Pianist Willie Pickens, a fixture on Chicago’s jazz scene, dies at 86
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Willie Pickens, a pianist who was a commanding presence on Chicago’s jazz scene for over half a century, has died.
“Dad left this earth today in New York at Lincoln Center, about to practice before soundcheck,” Bethany Pickens, who is also a musician, wrote early Wednesday on Instagram. “Now, he’s with my mom.”
Mr. Pickens, 86, had been scheduled to play Tuesday and Wednesday in New York at a “Jazz at Lincoln Center” show at Dizzy’s Club Coca-Cola.
Mayor Rahm Emanuel praised Mr. Pickens as a “towering figure in our city’s cultural landscape, lighting the keyboard on fire with splashy chords and lightning runs over a career that spanned half a century.”
Jazz legend Ramsey Lewis called him “one of the great ones.”
“I’ve always admired Willie Pickens because he had 100 percent command of the instrument, but he was very humble,” Lewis said. “He would never say, ‘Yeah, I got it.’ He always said , ‘Oh, I’ve got so much to learn.’ ”
He mentored other musicians, like the night pianist Judy Roberts had trouble hitting the right chords in “Killer Joe” at the Jazz Showcase. Roberts said that when she spotted Mr. Pickens in the audience, “I yelled out, ‘Willie, help me play this!’ Willie got up, and he ran over, and he was hitting my leg on the beats. I finally lined up my chords.”
Mr. Pickens, who lived in Hyde Park, began his music career as a teacher at Lindblom High School and later taught at Wendell Phillips High School, both on the city’s South Side.
Roberts’ husband, saxophonist Greg Fishman, said Mr. Pickens was an extremely versatile jazzman: “He did bebop, post-bop and modern jazz.”
In a 1994 interview, he told the Chicago Sun-Times he had to overcome his short, stubby fingers to succeed.
“I don’t have big paws like Oscar [Peterson] or a nice, big stretch like Benny Green’s,” Mr. Pickens said. “I have to create illusions, make it sound like I’m doing something I’m not.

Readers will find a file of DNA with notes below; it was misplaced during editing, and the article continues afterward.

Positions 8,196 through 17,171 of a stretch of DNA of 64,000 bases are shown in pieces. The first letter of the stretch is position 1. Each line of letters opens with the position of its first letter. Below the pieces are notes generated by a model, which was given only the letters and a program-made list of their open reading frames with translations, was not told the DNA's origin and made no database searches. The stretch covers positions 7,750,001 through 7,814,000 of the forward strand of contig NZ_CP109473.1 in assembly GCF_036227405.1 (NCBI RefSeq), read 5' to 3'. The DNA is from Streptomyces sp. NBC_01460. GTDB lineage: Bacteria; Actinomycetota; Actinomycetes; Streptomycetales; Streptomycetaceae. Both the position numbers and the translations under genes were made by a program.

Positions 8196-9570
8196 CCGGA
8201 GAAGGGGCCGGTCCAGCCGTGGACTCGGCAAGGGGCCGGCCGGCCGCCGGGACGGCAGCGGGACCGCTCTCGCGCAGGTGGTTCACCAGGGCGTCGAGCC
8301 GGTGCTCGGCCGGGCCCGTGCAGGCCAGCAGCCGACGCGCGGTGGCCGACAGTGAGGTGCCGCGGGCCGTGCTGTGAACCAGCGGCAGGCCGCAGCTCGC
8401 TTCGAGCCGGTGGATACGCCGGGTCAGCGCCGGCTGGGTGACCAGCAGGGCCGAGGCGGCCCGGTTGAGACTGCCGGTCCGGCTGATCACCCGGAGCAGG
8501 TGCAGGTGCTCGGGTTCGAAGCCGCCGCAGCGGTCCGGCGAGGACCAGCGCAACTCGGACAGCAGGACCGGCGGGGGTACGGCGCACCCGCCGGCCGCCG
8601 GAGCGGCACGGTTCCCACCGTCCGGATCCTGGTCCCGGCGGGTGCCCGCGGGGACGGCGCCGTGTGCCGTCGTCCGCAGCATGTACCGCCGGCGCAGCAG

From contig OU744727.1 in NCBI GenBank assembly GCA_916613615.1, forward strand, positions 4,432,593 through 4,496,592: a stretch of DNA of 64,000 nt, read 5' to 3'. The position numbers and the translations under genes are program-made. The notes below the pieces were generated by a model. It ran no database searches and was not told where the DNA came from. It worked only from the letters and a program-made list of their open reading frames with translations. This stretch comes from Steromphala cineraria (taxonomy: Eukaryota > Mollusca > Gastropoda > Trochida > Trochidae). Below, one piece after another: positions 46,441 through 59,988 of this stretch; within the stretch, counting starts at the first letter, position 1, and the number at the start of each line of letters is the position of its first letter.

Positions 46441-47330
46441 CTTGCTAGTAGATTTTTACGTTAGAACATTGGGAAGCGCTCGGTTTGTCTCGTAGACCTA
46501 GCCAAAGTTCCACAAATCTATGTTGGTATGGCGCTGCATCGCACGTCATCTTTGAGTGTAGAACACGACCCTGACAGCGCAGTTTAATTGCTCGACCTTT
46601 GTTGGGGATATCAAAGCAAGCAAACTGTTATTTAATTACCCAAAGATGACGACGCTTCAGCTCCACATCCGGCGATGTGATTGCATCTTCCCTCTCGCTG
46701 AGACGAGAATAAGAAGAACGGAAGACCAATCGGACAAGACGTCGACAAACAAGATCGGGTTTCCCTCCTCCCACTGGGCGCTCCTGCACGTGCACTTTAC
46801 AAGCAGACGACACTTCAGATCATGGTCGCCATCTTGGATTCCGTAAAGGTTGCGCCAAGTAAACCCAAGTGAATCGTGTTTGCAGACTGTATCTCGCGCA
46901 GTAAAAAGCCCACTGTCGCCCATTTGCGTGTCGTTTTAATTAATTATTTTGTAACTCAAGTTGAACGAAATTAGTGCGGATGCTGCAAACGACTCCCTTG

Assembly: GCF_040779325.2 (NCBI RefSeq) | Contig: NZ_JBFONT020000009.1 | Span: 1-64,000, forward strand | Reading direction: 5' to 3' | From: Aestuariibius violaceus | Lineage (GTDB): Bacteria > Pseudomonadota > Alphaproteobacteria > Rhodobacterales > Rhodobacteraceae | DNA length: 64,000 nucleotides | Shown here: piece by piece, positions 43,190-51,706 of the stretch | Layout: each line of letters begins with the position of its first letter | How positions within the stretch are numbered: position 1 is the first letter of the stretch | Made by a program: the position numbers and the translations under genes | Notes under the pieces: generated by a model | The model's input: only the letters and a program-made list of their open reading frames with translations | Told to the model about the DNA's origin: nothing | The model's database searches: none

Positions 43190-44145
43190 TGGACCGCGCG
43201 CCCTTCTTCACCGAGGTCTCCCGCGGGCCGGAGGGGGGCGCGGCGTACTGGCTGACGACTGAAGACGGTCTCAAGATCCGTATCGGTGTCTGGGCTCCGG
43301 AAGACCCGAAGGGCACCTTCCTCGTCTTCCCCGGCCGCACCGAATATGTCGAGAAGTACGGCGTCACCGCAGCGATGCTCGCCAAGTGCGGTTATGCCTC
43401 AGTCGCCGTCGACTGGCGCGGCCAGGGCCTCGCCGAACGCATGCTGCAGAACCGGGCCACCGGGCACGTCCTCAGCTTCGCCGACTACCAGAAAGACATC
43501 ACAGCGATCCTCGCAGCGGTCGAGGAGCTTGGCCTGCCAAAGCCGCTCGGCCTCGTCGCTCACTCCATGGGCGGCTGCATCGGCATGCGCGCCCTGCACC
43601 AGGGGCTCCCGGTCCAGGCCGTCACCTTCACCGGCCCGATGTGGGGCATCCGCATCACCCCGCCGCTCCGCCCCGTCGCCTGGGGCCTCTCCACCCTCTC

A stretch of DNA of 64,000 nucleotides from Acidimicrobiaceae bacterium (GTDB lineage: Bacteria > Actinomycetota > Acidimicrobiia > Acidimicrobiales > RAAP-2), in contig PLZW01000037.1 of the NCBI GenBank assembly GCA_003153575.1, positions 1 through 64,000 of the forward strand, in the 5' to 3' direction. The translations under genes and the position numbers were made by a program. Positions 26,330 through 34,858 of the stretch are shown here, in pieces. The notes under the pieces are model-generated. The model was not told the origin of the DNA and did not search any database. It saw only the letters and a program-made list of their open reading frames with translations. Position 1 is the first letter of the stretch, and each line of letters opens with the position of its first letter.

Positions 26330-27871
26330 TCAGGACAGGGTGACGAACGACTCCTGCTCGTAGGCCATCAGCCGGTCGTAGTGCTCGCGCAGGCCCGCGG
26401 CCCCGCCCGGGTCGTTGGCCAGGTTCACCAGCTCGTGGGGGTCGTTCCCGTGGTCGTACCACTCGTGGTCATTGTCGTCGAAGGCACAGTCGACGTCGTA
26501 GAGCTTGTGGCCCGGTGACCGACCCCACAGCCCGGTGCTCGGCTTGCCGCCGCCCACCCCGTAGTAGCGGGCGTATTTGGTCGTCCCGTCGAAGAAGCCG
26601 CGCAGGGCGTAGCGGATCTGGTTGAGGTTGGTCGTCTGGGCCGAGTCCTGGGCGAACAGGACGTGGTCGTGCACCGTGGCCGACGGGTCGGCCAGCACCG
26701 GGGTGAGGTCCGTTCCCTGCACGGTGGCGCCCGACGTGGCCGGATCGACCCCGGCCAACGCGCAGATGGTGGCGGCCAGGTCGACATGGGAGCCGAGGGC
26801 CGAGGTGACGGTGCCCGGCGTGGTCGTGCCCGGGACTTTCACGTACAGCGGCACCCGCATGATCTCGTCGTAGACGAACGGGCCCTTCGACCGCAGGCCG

“I’m not able to play real stride” — the left-hand-driven style popularized in the early 1900s, he said. “I have to do rhythmic stuff with my left hand to suggest the feeling of momentum. It’s all a matter of compensation.”
But he was so skilled, the length of his digits didn’t matter, said Lewis: “Sometimes, he would seem to have 20 fingers.”
In his long career, Mr. Pickens accompanied stars including Gene Ammons, Dexter Gordon, Elvin Jones and Sonny Stitt. He also played the Chicago Jazz Festival and the Ravinia Festival.
At Ravinia, the music education programs he offered for students “changed many students’ lives,” a spokesman said.
Jason Moran, the artistic director for jazz at the Kennedy Center in Washington, D.C., said: “Willie would attend performances to offer his enthusiasm and critique. It meant so much to us pianists who would perform in Chicago. He was a man full of heart, generosity — and a seriously ferocious pianist.”
According to the Chicago Symphony Orchestra, where Mr. Pickens was a visiting artist, he “began his career on Eddie Harris’ 1961 hit record ‘Exodus.’ ”
Growing up in Milwaukee, he was surrounded by music. His mother was an amateur pianist, and his stepdad played alto sax. He listened to recordings by Nat King Cole and Art Tatum. He went to high school with alto saxophonist Frank Morgan.
As a teenager, he met jazz trumpeter Jabbo Smith, who would become a school janitor. “He told us about chords and harmony and stuff, but it was a long time before we knew who he was,” he told the Sun-Times.
Mr. Pickens moved to Chicago in 1958.
In the 1960s, he recorded four albums with tenor sax great Harris. He also recorded with the Jazz Machine.
Mr. Pickens suffered a heart attack in 1987 but recovered and continued to perform.
In 1999, then-Mayor Richard M. Daley invited him to travel to China with him and other musicians on a trade and cultural mission.
Mr. Pickens’ wife Irma, whom he married in 1959, died before him.
Services are pending, said the Rev. Ashley Whitaker of Hyde Park Union Church, where Mr. Pickens was a longtime member.
Mr. Pickens’ humility was his hallmark, according to Whitaker, who said, “To meet him, to talk to him, you would have no idea he was this giant of jazz music in our city, country and the world.”